BERLIN (Reuters) - France should bring its budget deficit back down below the European Union’s 3 percent ceiling this year to help re-establish credibility under President Emmanuel Macron, the European Union’s budget commissioner said.
In an interview with Germany’s Funke group of newspapers, Pierre Moscovici urged Macron, emboldened by his newly-created party’s sweeping success at the weekend’s parliamentary elections, to press on with promised economic restructuring.
“France has to re-establish its credibility as far as reforms are concerned,” said Moscovici, a member of the rival Socialist Party, which lost heavily in the elections. “That relates to the labor market as much as to the budget.”
Macron became France’s youngest leader since Napoleon in May after winning presidential elections with a promise to turbo-charge growth by streamlining regulation. While the pro-European president has been welcomed in Brussels and Germany, some policymakers have cautioned against fiscal profligacy.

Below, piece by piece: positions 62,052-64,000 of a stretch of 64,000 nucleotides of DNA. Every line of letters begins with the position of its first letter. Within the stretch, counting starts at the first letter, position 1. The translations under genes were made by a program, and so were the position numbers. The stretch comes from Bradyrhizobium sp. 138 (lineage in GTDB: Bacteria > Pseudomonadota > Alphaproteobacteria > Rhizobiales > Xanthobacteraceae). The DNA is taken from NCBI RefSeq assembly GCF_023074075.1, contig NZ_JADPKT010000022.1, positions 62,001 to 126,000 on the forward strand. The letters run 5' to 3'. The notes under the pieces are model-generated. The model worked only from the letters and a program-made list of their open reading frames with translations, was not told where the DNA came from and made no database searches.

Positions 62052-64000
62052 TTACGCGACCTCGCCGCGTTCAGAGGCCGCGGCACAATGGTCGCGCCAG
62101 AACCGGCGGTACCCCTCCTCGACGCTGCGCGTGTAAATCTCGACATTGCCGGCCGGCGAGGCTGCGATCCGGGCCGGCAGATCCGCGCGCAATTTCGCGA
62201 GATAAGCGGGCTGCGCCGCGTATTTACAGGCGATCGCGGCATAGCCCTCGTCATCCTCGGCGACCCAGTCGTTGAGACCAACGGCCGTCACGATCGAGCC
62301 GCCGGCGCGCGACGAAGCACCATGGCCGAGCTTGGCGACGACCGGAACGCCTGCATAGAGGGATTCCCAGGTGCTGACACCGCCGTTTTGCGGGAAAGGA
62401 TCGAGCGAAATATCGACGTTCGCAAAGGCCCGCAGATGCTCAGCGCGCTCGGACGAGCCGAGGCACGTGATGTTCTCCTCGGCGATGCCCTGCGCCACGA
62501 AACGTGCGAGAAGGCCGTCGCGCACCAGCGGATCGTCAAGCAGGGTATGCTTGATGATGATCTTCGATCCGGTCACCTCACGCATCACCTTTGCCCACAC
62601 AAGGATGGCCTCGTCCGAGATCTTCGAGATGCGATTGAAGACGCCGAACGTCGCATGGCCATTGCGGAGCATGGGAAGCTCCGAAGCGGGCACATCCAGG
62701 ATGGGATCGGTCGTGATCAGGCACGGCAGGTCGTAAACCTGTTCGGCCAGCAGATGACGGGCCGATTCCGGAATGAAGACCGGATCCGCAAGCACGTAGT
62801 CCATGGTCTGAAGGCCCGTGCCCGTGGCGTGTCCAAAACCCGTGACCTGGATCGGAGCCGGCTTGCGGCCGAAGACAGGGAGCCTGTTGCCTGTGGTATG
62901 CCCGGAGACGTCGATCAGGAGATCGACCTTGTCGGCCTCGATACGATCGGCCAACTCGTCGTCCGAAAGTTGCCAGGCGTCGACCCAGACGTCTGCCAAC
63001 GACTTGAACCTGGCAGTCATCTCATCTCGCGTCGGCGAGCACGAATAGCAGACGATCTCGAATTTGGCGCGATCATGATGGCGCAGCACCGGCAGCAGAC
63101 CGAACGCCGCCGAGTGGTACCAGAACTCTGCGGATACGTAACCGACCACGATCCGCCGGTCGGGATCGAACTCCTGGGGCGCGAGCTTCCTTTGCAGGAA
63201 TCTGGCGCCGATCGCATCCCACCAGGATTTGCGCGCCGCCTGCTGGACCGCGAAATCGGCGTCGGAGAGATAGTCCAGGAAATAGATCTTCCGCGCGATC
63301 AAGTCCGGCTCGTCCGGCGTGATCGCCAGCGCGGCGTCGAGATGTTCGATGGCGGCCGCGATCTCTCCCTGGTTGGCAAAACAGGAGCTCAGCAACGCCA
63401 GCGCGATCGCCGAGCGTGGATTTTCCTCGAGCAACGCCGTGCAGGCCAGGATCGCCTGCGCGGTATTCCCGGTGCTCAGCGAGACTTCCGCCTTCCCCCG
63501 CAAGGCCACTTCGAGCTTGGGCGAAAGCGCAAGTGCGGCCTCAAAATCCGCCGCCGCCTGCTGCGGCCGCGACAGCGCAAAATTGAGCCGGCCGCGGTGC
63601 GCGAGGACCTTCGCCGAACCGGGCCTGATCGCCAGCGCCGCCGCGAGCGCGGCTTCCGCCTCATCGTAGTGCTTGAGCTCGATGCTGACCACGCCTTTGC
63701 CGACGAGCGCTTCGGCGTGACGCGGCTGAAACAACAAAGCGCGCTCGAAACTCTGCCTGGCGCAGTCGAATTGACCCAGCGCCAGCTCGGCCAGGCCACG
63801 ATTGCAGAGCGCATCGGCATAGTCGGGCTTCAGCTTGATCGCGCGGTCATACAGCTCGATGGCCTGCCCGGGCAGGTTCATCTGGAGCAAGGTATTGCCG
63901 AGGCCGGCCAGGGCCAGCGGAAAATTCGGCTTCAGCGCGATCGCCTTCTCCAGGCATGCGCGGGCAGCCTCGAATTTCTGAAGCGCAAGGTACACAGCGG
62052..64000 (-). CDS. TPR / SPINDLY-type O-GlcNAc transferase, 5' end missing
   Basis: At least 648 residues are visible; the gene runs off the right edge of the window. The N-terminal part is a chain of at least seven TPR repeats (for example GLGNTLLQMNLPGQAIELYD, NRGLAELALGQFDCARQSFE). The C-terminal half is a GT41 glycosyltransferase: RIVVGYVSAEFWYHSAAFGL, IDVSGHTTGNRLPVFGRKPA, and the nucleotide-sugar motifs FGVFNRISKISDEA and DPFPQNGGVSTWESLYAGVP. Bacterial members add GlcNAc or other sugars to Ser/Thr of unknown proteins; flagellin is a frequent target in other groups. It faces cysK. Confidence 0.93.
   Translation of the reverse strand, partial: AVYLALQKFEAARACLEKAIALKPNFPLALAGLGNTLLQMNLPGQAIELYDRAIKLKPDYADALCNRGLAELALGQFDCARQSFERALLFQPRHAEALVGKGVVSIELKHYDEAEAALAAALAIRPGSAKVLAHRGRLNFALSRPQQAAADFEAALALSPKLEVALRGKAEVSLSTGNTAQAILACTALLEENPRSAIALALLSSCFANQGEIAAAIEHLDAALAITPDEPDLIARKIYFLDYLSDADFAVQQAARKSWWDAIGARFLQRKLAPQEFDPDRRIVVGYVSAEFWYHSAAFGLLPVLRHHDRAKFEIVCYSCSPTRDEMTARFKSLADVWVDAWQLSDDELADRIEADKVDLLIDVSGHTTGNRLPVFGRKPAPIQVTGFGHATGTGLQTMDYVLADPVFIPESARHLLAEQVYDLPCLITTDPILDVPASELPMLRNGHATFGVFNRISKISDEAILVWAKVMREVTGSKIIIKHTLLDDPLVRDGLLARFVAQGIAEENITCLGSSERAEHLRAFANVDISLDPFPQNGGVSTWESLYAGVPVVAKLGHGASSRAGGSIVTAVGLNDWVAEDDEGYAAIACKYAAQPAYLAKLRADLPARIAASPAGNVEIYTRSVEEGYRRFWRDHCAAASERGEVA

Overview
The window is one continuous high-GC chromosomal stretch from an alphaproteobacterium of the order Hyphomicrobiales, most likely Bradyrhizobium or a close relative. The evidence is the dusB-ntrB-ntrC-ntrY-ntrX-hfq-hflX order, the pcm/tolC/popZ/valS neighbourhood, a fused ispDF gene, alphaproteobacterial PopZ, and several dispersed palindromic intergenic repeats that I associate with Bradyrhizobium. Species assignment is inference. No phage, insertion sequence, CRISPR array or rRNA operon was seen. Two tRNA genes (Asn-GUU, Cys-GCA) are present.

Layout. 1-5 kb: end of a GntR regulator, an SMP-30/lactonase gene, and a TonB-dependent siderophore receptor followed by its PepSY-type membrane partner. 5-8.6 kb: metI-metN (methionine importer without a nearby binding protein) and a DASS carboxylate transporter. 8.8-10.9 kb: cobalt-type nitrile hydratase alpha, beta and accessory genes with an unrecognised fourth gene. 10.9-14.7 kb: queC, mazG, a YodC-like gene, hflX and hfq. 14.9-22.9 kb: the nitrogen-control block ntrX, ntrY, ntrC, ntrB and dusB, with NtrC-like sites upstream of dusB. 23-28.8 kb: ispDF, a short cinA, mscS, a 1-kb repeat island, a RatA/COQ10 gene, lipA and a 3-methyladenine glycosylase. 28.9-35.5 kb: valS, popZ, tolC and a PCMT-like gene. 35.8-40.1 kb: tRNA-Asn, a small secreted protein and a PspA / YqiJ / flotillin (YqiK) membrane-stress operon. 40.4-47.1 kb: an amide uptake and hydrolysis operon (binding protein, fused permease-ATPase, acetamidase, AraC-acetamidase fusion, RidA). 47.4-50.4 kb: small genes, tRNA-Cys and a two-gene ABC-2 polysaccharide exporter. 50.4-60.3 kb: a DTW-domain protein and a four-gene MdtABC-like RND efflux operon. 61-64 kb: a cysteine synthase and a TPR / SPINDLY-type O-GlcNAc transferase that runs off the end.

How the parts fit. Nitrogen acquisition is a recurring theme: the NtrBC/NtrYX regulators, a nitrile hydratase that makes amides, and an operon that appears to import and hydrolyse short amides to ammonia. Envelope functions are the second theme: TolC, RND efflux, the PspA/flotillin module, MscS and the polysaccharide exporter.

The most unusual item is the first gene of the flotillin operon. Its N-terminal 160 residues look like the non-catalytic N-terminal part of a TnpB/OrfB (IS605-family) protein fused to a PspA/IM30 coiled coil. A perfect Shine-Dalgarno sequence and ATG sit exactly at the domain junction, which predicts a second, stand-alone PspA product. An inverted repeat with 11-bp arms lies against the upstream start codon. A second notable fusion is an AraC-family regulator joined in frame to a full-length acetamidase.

France’s central bank said last week that France’s budget deficit would come in at 3.1 percent, above the EU’s 3 percent ceiling, and far beyond the 2.8 percent expected by the previous Socialist government.
“I urge the President to meet the Growth and Stability Pact conditions as soon as this year,” he added. “The French budget deficit must not exceed the 3 percent level in future.”
The Socialists looked set to win as few as 30 seats in the 577 French national assembly after this weekend’s first-round vote, but Moscovici said his party’s travails mirrored those of Social Democrats across Europe.
“My conviction is that the Socialist Party in France is not fit for survival in its current form, but there is space for a new one,” he told the newspapers.
Reporting By Thomas Escritt; Editing by Toby Chopra